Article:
Sketchup 7

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Leon wrote:

I should have included the URL: http://www.google.com/sketchup/training/videos/new_to_gsu.html
Tanus
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Thanks, but I found it, using the words of my son when he was 3, "all by my self". LOL
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Steve Turner wrote:

I've been around free software since day one, and what I found incredible about Sketchup is that even if it cost a lot, it is pretty incredible. There is not much I can think of a common wood worker could not do readily with this very free application. It may not work perfect for an architect designing the twin towers, or a design engineer drawing up the final specs of an atomic power plant, but for some guy building a deck, a barn, a kitchen cabinet, a night stand or any of the many things your every day wood worker builds, this is the perfect tool at the perfect price.
BTW, the stickiness is maddening until you use components.
One interesting thing is the "professional" $600 version works about exactly the same as the free version, with the main difference in ability to interact with other design software, not something that would plague your average wood worker.
--
Jack
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Steve Turner wrote:
<snip>

On a different subject, sorta; I've been using TurboCad for many years (still a novice at it)and I was wondering if it gets any more intuitive as time goes on?? I am embarrassed to say that I still have V7 Pro. I upgraded about 3 times to get there and every time I DID upgrade, it seemed to take forever to get back all the screens and buttons that went somewhere else. Is it better now? Is 3D easier to work with than it was in V7? Turbocad had a "Solid Modeller" back then. It seemed to work pretty well, but was quite limited. But it sure seemed easier to use that this V7. Also, since you are messing with Sketchup: I downloaded an early version and went through the tutorial. It seemed really neat, until I tried a complete drawing. Then, all of a sudden all the neat "intuitive" stuff was over and I'd have to do all the rote learning that I have had to do with Turbocad if I wanted to make it my "default" CAD software. Is Sketchup better now?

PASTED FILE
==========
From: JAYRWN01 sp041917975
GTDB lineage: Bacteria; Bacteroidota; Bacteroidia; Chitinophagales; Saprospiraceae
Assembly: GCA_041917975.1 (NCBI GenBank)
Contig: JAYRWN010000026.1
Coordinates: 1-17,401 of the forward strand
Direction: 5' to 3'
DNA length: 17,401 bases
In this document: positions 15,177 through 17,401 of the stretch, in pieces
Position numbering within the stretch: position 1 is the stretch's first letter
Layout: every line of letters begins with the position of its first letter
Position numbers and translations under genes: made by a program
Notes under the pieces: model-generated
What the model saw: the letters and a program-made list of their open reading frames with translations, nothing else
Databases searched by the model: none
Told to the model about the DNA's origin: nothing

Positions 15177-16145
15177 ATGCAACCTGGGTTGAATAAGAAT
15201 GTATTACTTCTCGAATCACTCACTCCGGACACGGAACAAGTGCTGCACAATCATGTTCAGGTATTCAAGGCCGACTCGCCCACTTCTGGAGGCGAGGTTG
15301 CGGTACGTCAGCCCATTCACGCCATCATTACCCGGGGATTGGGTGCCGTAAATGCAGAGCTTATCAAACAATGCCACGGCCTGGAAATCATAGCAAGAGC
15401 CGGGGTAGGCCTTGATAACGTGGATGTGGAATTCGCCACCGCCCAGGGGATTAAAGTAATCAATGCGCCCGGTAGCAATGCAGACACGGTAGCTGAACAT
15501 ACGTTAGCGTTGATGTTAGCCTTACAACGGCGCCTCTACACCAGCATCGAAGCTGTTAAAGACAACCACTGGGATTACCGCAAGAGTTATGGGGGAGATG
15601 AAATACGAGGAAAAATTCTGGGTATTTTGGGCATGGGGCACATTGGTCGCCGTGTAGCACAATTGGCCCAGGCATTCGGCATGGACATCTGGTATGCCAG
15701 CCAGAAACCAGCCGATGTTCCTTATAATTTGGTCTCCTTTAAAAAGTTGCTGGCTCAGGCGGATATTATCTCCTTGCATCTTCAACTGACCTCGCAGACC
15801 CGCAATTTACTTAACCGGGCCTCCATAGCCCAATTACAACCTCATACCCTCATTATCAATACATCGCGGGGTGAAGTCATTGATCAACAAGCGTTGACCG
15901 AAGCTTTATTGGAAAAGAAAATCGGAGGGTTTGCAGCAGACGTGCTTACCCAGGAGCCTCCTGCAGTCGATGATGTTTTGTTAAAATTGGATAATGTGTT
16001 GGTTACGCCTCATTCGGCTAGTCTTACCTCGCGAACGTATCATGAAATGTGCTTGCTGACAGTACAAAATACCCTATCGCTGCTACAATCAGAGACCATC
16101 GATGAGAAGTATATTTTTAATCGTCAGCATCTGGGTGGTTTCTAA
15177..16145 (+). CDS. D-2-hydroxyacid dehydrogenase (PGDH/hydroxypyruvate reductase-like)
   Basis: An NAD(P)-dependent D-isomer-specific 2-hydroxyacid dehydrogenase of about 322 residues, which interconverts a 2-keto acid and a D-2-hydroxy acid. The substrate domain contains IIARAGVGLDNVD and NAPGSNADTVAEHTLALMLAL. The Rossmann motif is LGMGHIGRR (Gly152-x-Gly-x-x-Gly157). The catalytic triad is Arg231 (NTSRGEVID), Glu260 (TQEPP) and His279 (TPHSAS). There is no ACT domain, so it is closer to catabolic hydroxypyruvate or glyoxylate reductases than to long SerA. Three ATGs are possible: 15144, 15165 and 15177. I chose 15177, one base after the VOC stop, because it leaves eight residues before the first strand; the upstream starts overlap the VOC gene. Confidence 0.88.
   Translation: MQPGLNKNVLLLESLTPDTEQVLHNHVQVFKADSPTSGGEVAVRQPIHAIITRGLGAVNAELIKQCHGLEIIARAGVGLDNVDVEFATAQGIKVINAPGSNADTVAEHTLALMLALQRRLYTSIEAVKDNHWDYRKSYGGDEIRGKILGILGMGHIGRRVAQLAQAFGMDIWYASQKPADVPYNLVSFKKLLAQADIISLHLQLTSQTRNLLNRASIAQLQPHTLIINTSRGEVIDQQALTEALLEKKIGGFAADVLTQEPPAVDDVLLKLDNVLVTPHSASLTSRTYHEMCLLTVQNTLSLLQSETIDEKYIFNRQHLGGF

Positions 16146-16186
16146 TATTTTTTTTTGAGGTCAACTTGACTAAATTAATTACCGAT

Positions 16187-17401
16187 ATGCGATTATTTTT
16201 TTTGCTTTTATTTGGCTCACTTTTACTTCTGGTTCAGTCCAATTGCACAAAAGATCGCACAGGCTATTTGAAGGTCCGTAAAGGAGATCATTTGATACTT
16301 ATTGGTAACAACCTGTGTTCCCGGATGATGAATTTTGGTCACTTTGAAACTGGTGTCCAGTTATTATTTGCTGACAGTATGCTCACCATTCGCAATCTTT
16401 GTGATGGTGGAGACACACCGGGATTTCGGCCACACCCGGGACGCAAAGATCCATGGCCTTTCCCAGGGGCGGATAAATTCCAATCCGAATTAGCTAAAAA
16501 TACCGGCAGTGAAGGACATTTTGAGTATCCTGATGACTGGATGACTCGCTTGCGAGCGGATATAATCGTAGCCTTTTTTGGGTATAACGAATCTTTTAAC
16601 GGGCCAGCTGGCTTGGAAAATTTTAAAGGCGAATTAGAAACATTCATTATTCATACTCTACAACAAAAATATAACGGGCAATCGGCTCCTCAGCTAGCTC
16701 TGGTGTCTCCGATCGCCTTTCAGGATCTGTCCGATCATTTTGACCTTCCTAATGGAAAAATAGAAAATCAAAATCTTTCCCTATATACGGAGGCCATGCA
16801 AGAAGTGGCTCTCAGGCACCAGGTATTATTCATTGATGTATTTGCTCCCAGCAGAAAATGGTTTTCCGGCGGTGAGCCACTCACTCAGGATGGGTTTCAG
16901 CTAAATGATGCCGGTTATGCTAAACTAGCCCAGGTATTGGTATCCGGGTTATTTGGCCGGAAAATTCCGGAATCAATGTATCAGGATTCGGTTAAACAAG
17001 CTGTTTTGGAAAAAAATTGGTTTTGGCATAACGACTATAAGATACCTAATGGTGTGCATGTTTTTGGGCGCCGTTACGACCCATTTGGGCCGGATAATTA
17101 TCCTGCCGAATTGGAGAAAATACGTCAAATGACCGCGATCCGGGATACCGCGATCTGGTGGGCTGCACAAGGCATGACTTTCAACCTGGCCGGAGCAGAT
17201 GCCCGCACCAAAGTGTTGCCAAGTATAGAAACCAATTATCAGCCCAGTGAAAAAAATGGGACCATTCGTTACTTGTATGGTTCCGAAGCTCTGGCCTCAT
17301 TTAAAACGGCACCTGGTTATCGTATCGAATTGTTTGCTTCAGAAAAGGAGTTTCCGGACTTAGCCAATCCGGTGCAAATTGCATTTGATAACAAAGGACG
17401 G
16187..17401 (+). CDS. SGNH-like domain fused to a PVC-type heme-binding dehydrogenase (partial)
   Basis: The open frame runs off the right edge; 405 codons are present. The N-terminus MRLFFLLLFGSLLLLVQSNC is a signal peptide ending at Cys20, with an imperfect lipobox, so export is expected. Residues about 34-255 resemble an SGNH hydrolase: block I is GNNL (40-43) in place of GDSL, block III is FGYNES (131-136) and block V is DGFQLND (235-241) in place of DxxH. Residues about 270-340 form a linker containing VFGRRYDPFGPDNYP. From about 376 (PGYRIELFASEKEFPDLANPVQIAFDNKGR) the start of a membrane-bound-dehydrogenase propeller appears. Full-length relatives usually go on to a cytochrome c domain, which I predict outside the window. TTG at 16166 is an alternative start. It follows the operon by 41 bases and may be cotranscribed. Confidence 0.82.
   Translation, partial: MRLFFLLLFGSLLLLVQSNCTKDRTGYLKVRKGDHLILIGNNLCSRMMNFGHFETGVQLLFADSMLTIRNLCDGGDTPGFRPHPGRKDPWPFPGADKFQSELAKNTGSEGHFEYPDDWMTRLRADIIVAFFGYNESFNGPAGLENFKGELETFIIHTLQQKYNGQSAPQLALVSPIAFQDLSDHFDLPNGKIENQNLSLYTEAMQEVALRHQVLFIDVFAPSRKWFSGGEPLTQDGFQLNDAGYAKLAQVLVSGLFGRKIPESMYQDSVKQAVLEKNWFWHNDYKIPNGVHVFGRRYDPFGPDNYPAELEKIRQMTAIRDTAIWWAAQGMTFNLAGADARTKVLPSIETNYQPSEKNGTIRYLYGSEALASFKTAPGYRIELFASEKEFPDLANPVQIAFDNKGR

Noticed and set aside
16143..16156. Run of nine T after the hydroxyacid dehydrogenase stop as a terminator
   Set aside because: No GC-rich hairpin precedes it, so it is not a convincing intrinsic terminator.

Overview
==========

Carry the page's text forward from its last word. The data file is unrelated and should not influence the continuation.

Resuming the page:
Pete Stanaitis
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It's Legoware. Cute, and somewhat functional. But I admit that when it comes to CAD, I'm a snob. I have become proficient with the package I use. In comparison, SU is awkward and limited.
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wrote:

It's Legoware. Cute, and somewhat functional. But I admit that when it comes to CAD, I'm a snob. I have become proficient with the package I use. In comparison, SU is awkward and limited.
I was a snob too. ;~) It's pretty much Sketchup 7 all the way for me now. Once you learn to tweak the programs so that the lines look the way you want it seems to be leaps and bounds better for relatively small drawings. I consider relatively small to include a complete set of plans for a house. Memory may become a problem with tall commercial buildings or large landscapes such as a city park.
You really have to learn the program to appreciate it.
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"Leon" wrote

Folks can't seem to grasp that SU is not CAD and doesn't claim to be ... it is "surface modeling" software. Comparison is misleading and a waste of time.
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Oh yea??? Sez who???
LOL Kidding aside, I think SU is a wonderful option for people to get into computerised design and SU appears to be a hit. And I'll stop with my Bob-The-Builder jokes, okay? And you're right, people should not compare SU with CAD because it is indeed misleading. What I did find really interesting, is that Google/SU immediately supported Macs. That was cool.
Incidentally, I use my CAD program as a surface modeller as well. Such is the world of NURBS.
r
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I agree. They are very different animals. However there IS an overlap in what you can do with 3-D CAD, solid modelers, and Sketchup, and this overlap tends to lead to a reaction like Leon's. And someone used to doing conceptual drawings in Sketchup would find a solid modeler able to produce the same shapes, but incredibly frustrating to do jobs that Sketchup is best for. And a user of solid modelers find Sketchup and 3-D CAD inadequate for their needs. They all have their place.